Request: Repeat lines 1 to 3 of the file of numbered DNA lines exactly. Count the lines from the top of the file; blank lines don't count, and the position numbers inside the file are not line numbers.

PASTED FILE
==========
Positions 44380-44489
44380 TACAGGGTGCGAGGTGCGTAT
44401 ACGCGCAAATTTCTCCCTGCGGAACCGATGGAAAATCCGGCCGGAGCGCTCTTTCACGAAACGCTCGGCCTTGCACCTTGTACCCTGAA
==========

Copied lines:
Positions 44380-44489
44380 TACAGGGTGCGAGGTGCGTAT
44401 ACGCGCAAATTTCTCCCTGCGGAACCGATGGAAAATCCGGCCGGAGCGCTCTTTCACGAAACGCTCGGCCTTGCACCTTGTACCCTGAA